The external fund manager backed by Berkshire Hathaway's Charlie Munger, Li Lu, makes no bones about it when he says 'The biggest investment risk is not the volatility of prices, but whether you will suffer a permanent loss of capital.' When we think about how risky a company is, we always like to look at its use of debt, since debt overload can lead to ruin. We note that General Mills, Inc. (NYSE:GIS) does have debt on its balance sheet. But the more important question is: how much risk is that debt creating?
When Is Debt A Problem?
Generally speaking, debt only becomes a real problem when a company can't easily pay it off, either by raising capital or with its own cash flow. If things get really bad, the lenders can take control of the business. However, a more usual (but still expensive) situation is where a company must dilute shareholders at a cheap share price simply to get debt under control. Of course, the upside of debt is that it often represents cheap capital, especially when it replaces dilution in a company with the ability to reinvest at high rates of return. When we think about a company's use of debt, we first look at cash and debt together.
What Is General Mills's Net Debt?
You can click the graphic below for the historical numbers, but it shows that General Mills had US$12.7b of debt in November 2021, down from US$14.0b, one year before. However, it also had US$1.02b in cash, and so its net debt is US$11.7b.
A Look At General Mills' Liabilities
According to the last reported balance sheet, General Mills had liabilities of US$7.81b due within 12 months, and liabilities of US$14.3b due beyond 12 months. Offsetting this, it had US$1.02b in cash and US$1.77b in receivables that were due within 12 months. So its liabilities total US$19.3b more than the combination of its cash and short-term receivables.
General Mills has a very large market capitalization of US$41.7b, so it could very likely raise cash to ameliorate its balance sheet, if the need arose. But it's clear that we should definitely closely examine whether it can manage its debt without dilution.
We use two main ratios to inform us about debt levels relative to earnings. The first is net debt divided by earnings before interest, tax, depreciation, and amortization (EBITDA), while the second is how many times its earnings before interest and tax (EBIT) covers its interest expense (or its interest cover, for short). Thus we consider debt relative to earnings both with and without depreciation and amortization expenses.
With net debt to EBITDA of 2.9 General Mills has a fairly noticeable amount of debt. On the plus side, its EBIT was 8.5 times its interest expense, and its net debt to EBITDA, was quite high, at 2.9. Importantly General Mills's EBIT was essentially flat over the last twelve months. We would prefer to see some earnings growth, because that always helps diminish debt. When analysing debt levels, the balance sheet is the obvious place to start. But ultimately the future profitability of the business will decide if General Mills can strengthen its balance sheet over time. So if you want to see what the professionals think, you might find this free report on analyst profit forecasts to be interesting.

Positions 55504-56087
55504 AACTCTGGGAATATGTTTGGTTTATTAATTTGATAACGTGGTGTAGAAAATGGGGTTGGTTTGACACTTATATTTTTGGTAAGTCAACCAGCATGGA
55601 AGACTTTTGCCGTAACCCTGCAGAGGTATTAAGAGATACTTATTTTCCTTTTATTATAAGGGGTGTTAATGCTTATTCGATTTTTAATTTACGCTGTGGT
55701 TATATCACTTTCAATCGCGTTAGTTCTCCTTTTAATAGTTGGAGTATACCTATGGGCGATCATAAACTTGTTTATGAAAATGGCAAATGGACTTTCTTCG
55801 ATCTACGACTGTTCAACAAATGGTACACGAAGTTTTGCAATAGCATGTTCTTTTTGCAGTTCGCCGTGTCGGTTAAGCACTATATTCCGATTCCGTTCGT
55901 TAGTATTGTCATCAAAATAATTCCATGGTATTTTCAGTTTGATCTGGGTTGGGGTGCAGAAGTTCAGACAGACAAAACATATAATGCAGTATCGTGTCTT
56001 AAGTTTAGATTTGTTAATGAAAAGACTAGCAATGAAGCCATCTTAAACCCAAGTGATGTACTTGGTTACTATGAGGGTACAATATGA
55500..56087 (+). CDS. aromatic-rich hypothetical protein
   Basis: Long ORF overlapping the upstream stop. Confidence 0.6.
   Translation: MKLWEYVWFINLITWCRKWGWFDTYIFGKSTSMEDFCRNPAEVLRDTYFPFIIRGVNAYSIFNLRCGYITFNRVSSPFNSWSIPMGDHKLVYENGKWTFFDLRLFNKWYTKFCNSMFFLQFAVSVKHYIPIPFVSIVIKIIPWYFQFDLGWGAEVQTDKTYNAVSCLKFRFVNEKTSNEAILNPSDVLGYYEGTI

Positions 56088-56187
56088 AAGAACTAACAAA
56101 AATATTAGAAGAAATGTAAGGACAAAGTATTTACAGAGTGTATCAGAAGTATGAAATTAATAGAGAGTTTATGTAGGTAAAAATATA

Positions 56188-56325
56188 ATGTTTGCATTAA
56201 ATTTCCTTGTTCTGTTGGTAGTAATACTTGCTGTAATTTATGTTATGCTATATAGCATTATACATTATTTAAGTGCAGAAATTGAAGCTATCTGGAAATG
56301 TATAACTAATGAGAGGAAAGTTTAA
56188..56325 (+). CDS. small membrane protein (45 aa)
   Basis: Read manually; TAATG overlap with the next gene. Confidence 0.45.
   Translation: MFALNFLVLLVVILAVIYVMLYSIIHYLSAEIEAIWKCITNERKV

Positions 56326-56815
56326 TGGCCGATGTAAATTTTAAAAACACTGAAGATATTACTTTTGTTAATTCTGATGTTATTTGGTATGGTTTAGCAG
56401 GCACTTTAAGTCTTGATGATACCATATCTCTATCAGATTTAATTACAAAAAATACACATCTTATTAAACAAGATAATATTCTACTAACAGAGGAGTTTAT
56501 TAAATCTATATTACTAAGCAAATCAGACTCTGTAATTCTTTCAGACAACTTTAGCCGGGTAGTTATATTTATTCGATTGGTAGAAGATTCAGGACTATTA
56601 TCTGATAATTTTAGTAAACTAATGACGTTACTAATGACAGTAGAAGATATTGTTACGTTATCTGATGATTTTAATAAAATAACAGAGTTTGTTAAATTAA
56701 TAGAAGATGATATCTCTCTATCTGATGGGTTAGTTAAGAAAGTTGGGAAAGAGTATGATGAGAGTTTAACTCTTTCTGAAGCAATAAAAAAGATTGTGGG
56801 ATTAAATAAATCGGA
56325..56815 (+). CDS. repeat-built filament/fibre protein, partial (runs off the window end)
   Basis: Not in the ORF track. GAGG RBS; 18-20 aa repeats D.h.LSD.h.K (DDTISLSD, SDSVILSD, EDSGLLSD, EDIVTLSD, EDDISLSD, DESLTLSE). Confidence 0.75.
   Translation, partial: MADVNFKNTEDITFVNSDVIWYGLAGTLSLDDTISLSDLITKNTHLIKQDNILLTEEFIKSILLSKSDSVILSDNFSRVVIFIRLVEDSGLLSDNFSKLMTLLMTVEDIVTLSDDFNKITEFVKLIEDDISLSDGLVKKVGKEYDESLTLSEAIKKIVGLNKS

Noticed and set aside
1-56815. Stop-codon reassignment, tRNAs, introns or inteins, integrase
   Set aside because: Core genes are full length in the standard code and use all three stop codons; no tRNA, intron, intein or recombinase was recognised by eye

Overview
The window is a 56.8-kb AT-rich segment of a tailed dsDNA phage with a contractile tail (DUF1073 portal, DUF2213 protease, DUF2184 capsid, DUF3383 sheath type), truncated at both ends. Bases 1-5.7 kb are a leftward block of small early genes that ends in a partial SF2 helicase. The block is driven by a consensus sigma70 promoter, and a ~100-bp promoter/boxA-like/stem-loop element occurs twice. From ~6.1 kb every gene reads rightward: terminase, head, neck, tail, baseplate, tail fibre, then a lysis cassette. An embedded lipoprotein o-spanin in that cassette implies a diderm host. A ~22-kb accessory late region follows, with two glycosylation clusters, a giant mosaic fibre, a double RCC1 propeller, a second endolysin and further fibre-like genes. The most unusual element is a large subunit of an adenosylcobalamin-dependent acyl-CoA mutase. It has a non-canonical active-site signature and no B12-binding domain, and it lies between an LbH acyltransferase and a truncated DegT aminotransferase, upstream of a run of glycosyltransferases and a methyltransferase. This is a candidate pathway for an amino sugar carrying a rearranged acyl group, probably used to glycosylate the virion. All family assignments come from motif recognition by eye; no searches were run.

But our final consideration is also important, because a company cannot pay debt with paper profits; it needs cold hard cash. So the logical step is to look at the proportion of that EBIT that is matched by actual free cash flow. Over the last three years, General Mills recorded free cash flow worth a fulsome 82% of its EBIT, which is stronger than we'd usually expect. That puts it in a very strong position to pay down debt.
On our analysis General Mills's conversion of EBIT to free cash flow should signal that it won't have too much trouble with its debt. However, our other observations weren't so heartening. For instance it seems like it has to struggle a bit handle its debt, based on its EBITDA,. When we consider all the elements mentioned above, it seems to us that General Mills is managing its debt quite well. But a word of caution: we think debt levels are high enough to justify ongoing monitoring. When analysing debt levels, the balance sheet is the obvious place to start. However, not all investment risk resides within the balance sheet - far from it. We've identified 2 warning signs with General Mills , and understanding them should be part of your investment process.
At the end of the day, it's often better to focus on companies that are free from net debt. You can access our special list of such companies (all with a track record of profit growth). It's free.
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This article by Simply Wall St is general in nature. We provide commentary based on historical data and analyst forecasts only using an unbiased methodology and our articles are not intended to be financial advice. It does not constitute a recommendation to buy or sell any stock, and does not take account of your objectives, or your financial situation. We aim to bring you long-term focused analysis driven by fundamental data. Note that our analysis may not factor in the latest price-sensitive company announcements or qualitative material. Simply Wall St has no position in any stocks mentioned.